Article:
- 188. We stress the importance of stronger interlinkages among disaster risk reduction, recovery and long-term development planning, and call for more coordinated and comprehensive strategies that integrate disaster risk reduction and climate change adaptation considerations into public and private investment,decision-making and the planning of humanitarian and development actions, in order to reduce risk, increase resilience and provide a smoother transition between relief, recovery and development. In this regard, we recognize the need to integrate gender perspective into the design and implementation of all phases of disaster risk management.
- 190. We reaffirm that climate change is one of the greatest challenges of our time,and we express profound alarm that emissions of greenhouse gases continue to rise globally. We are deeply concerned that all countries, particularly developing countries, are vulnerable to the adverse impacts of climate change, and are already experiencing increased impacts, including persistent drought and extreme weather events, sea-level rise, coastal erosion and ocean acidification, further threatening food security and efforts to eradicate poverty and achieve sustainable development. In this regard we emphasize that adaptation to climate change represents an immediate and urgent global priority.
- 191. We underscore that the global nature of climate change calls for the widest possible cooperation by all countries and their participation in an effective and appropriate international response, with a view to accelerating the reduction of global greenhouse gas emissions. We recall that the United Nations Framework Convention on Climate Change provides that parties should protect the climate system for the benefit of present and future generations of humankind on the basis of equity and in accordance with their common but differentiated responsibilities and respective capabilities. We note with grave concern the significant gap between the aggregate effect of mitigation pledges by parties in terms of global annual emissions of greenhouse gases by 2020 and aggregate emission pathways consistent with having a likely chance of holding the increase in global average temperature below 2° C, or 1.5° C above pre-industrial levels. We recognize the importance of mobilizing funding from a variety of sources, public and private, bilateral and multilateral, including innovative sources of finance, to support nationally appropriate mitigation actions, adaptation measures, technology development and transfer and capacity-building in developing countries. In this regard, we welcome the launching of the Green Climate Fund and call for its prompt operationalization so as to have an early and adequate replenishment process.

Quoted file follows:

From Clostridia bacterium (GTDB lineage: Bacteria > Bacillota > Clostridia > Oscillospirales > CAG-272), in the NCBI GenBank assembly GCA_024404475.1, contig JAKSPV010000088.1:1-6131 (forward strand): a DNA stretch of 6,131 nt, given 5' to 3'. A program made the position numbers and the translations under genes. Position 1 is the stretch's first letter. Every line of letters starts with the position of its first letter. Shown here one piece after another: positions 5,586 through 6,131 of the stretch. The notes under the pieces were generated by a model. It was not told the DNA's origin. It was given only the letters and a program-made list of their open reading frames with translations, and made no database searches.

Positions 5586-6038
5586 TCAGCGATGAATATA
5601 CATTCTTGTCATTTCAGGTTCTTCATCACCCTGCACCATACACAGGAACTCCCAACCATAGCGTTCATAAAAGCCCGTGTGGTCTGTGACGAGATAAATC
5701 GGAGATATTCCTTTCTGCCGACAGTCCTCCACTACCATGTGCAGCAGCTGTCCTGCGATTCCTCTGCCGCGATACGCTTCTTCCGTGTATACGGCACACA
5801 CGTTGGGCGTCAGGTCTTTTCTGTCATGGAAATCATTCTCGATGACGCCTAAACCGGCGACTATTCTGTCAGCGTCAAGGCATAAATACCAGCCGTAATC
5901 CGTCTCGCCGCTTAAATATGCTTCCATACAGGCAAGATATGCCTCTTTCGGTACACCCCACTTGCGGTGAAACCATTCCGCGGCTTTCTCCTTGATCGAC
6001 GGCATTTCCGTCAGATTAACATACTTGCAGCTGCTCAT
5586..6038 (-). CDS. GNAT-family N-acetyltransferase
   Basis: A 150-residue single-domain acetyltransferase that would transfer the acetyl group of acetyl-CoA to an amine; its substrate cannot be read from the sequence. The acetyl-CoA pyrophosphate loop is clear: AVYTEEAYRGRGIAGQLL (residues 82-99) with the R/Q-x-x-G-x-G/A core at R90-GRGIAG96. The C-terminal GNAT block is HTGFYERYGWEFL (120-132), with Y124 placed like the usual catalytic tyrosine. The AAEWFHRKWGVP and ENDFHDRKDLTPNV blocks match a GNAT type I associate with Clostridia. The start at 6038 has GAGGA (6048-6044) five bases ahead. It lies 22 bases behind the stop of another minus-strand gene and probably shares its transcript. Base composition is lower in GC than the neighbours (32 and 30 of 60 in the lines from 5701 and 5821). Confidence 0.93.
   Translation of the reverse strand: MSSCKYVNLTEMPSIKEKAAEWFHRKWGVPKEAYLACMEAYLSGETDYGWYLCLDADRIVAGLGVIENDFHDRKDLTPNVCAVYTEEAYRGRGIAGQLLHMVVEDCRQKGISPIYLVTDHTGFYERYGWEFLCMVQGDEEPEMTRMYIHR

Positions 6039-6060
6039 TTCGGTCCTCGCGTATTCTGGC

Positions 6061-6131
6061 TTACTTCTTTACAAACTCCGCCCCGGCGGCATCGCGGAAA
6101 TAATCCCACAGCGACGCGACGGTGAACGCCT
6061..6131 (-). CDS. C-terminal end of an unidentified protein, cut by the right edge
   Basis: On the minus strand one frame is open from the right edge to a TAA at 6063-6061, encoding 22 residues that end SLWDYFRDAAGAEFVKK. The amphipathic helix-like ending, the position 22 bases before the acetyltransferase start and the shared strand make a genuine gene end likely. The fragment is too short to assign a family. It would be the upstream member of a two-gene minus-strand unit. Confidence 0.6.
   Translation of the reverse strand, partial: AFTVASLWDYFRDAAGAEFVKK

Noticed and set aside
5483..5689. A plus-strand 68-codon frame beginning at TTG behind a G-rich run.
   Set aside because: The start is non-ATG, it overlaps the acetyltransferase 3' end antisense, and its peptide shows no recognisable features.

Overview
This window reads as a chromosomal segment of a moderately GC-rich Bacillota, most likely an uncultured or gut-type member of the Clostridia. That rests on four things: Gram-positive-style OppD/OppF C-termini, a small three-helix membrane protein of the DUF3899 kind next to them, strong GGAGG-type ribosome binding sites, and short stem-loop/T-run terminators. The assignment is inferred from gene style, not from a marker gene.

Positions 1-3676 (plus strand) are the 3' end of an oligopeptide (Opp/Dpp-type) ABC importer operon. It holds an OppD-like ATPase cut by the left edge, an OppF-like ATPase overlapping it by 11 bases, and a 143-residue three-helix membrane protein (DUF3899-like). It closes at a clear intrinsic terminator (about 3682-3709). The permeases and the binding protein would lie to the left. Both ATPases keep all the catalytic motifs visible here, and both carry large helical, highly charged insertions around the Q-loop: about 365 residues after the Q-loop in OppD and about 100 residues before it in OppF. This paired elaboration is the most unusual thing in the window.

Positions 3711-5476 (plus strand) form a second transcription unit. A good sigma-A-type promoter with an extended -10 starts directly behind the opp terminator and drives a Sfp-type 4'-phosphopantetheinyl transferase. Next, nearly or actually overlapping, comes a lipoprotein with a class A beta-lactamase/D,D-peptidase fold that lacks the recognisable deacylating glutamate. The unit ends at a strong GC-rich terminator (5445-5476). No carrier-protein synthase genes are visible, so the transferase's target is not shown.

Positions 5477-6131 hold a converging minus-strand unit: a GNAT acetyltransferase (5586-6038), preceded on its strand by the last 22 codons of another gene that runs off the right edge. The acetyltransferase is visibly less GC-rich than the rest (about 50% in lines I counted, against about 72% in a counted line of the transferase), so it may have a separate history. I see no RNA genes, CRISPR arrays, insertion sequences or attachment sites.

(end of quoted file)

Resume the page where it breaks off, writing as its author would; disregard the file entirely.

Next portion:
Sunday, June 24, 2012
Tuesday, June 5, 2012
The latest edition of the State of the World's Refugees has been released by the UN and summarizes global dynamics from 2000 to 2006. The report implicates climate change as one of many factors contributing to the global burden of refugees - a questionable assertion, but one that is likely popular in some circles. However, in framing the challenges that lie ahead, the report focuses on eight factors:
- First, states must be persuaded to reconsider their restrictive asylum policies.
- Second, it must be ensured that the core principles of international refugee law, particularly that of non-refoulement, are not eroded.
- Third, the security of refugees, particularly women and children, and humanitarian workers, must be enhanced.
- Fourth, problems relating to protracted situations and the ‘warehousing’ of refugees must be resolved.
- Fifth, host states must be prevented from undermining the principle of voluntary repatriation in the absence of responsibility-sharing by the international community.
- Sixth, the problem of smuggling and trafficking of asylum seekers must be addressed.
- Seventh, the root causes of refugee flows must be given more attention than they receive at present.
- Eighth, UNHCR must respond to numerous supervisory, accountability and partnership challenges, besides clearly defining its role vis-à-vis internally displaced people.
As reported recently in Scientific American, North Carolina has discovered the solution to the challenges of climate change for the state's coastline. To investigate the risks of sea-level rise, the North Carolina Coastal Resources Commission sponsored a study of sea-level rise and the state's vulnerability. That study recommended a sea-level rise benchmark of 1 meter by 2100 be used for coastal planning. The state legislature, however, took exception with that recommendation, and decided that legislators, not scientists, are the best judges of future sea-level rise (picture Obi-Wan waving his hand and saying "this not the sea-level rise estimate you seek"). Hence, they developed legislation that would effectively limit consideration for sea-level rise in planning policy to rates that have been observed historically (roughly 12 inches over a century). So while the proposed legislation is clearly designed to keep the economic wheels on the Carolina coast turning, one wonders how and when such short-sighted decision-making will come back to bite the state.